For Standard Poodles, she uses longer feathers from the human cosmetic industry. Sometimes, she’ll add bling in the form of rhinestones between the eyes and down the bridge of the nose. Every dog leaves with a bandanna for boys ands a bow for girls, but extra bling is up-charged. Sometimes she’ll do the first feather free for a holiday or birthday as an introduction, but she charges after that. “It’s a little extra income and only takes five seconds,” says Opson.

She also believes in safety first. She buys bolts of fabric to create bandannas, but cuts them with pinking shears to avoid the risk of fraying. Any bling must be sized for the dog so that choking is not an possibility, and only safe, water-soluble craft glue is used for attaching rhinestones.

Bows and bandannas have long been the mainstay for finishing touches on groomed dogs, and Bardel Bows has been providing groomers with inexpensive, well-made bows since 1989. The company’s assortment includes small bows to place on ears, hips or tails, as well as larger collar bows and butterfly-shaped bows. Bardel also recently introduced six-inch streamers called Bow Fascinators, meant to be added to other bows or worn alone. Bardel understands bows as marketing; the company’s website has an entire page devoted to school-color bows. A salon’s clientele can declare their team loyalty with their dogs’ bow, sure to create talk and attention for the business.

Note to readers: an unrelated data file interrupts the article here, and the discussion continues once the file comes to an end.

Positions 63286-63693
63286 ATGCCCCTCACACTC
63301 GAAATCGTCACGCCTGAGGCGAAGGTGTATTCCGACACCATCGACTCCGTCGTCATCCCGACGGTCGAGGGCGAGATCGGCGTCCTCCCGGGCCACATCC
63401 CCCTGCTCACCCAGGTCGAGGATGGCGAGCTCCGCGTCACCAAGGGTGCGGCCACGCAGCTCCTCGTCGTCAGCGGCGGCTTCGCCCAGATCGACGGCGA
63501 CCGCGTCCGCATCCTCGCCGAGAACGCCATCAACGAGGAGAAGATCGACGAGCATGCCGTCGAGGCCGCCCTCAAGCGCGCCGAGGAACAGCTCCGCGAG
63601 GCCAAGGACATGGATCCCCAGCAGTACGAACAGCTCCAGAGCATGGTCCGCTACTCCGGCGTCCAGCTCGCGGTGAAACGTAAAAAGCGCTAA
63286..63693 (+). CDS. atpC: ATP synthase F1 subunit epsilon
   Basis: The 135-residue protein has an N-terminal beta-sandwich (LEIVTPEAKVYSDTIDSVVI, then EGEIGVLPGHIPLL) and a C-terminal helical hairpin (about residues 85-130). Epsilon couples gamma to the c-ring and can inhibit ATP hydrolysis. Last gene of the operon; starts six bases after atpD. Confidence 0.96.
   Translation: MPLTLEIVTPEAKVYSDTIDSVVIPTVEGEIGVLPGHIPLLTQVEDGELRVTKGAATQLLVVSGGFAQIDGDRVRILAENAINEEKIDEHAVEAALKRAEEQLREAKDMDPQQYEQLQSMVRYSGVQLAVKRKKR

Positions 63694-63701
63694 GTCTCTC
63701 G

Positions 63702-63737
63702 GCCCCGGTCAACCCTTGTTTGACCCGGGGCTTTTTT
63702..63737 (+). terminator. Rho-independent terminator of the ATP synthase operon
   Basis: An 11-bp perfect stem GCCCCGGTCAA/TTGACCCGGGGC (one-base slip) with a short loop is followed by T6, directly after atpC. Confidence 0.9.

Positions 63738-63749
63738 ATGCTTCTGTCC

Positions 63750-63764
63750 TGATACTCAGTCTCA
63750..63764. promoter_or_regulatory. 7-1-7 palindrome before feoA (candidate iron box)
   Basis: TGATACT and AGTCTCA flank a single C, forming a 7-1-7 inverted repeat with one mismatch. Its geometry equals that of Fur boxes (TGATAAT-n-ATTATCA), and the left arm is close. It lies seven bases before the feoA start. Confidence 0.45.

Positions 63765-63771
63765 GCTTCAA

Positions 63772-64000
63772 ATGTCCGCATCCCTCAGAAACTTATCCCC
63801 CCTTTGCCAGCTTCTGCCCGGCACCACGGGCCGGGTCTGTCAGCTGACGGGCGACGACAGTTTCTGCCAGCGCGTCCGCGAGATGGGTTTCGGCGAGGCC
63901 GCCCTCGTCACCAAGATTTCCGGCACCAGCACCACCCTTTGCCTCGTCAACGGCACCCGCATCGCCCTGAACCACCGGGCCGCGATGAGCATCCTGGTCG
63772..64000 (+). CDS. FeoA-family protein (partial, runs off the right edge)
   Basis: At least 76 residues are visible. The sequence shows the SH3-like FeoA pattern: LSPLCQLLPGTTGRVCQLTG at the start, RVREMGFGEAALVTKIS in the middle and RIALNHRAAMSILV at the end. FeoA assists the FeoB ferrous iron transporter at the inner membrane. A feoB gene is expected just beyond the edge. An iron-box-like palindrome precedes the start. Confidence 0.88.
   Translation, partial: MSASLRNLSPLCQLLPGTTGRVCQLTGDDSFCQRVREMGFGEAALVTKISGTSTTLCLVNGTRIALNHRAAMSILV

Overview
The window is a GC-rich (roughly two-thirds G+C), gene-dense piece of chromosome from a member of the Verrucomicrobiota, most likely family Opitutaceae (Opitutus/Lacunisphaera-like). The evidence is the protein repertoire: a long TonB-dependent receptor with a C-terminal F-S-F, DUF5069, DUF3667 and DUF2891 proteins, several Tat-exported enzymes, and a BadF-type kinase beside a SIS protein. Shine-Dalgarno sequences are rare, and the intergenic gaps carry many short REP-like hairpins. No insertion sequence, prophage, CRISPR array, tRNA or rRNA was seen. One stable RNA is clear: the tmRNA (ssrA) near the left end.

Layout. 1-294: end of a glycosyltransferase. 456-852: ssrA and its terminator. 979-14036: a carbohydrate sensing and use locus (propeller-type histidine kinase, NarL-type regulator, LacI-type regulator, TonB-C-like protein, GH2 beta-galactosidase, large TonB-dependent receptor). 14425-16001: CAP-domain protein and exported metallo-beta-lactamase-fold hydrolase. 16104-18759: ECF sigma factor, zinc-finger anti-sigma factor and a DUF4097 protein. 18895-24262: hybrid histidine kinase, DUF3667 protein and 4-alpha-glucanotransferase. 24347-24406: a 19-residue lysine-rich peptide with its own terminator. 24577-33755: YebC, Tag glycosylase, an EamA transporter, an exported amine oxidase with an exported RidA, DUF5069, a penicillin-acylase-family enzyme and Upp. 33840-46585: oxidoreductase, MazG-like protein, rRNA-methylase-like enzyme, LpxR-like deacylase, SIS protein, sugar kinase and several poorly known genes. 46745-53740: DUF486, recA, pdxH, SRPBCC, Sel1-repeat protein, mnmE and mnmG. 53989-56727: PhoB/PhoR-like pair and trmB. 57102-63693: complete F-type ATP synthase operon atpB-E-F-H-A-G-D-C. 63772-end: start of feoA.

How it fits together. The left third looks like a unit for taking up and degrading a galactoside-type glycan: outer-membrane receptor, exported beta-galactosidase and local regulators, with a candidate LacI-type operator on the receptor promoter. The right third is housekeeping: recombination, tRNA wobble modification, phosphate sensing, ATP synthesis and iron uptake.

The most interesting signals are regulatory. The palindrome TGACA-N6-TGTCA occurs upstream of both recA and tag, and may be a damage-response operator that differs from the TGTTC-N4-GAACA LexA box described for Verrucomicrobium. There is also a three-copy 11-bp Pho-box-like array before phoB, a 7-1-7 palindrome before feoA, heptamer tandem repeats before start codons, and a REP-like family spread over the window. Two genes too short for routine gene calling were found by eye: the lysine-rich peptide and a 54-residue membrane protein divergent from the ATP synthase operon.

On the high end of accessorizing is Orostani Couture, whose designs are seen from St. Tropez to New York and have been featured in the New York Pet Fashion Show. In addition to pet clothing for all sizes of dogs, owner Olga Yuditsky offers elegant hair bows, clips and headpieces. “Customers are more likely to return if you decorate their dog and may be interested in seeing what other designer options are available,” says Yuditsky.

Bow Wow Bling specializes in offering groomers add-on accessories for their customers. Bow Wow Bling’s Fur Fun Chalk Sets contain a dozen brightly colored chalks that can be used for quick color accents on ears or other areas. The chalk can be used to create any number of designs, such as zebra or leopard patterns, or custom temporary tattoos.

The company also offers Swarovski Elements Crystals to weave into long coats, brightly colored glitters and a handy point-of-purchase display meant to be placed next to the cash register. Founder Lori Roberts has thought out the process of what groomers need, down to offering just the right tweezers to hold crystals while gluing them on, as well as Bling It On! Glue Tubes, a safe, latex free, non-toxic glue safe for use on pets.

Many groomers have experienced the frustration of the pet owner who, although they insist on a bow, does not remove it between groomings, resulting in one large, knotted mat next time the dog is seen. Cathy Tucker, owner of KTW Wraps, LLC, adopted a Maltese show dog and found that she and rubber bands didn’t get along. Using an easy-to-apply silicon tape that sticks to nothing but itself, Tucker developed the Knotless Hair Wrap, which does not break, knot, damage or pull hair, to solve her problem. The wrap is available in colors to match favorite bow colors or in clear.

Products abound to help groomers accessorize and complement their artistic grooming on pets, helping to market the business and show customers how very special their pets are.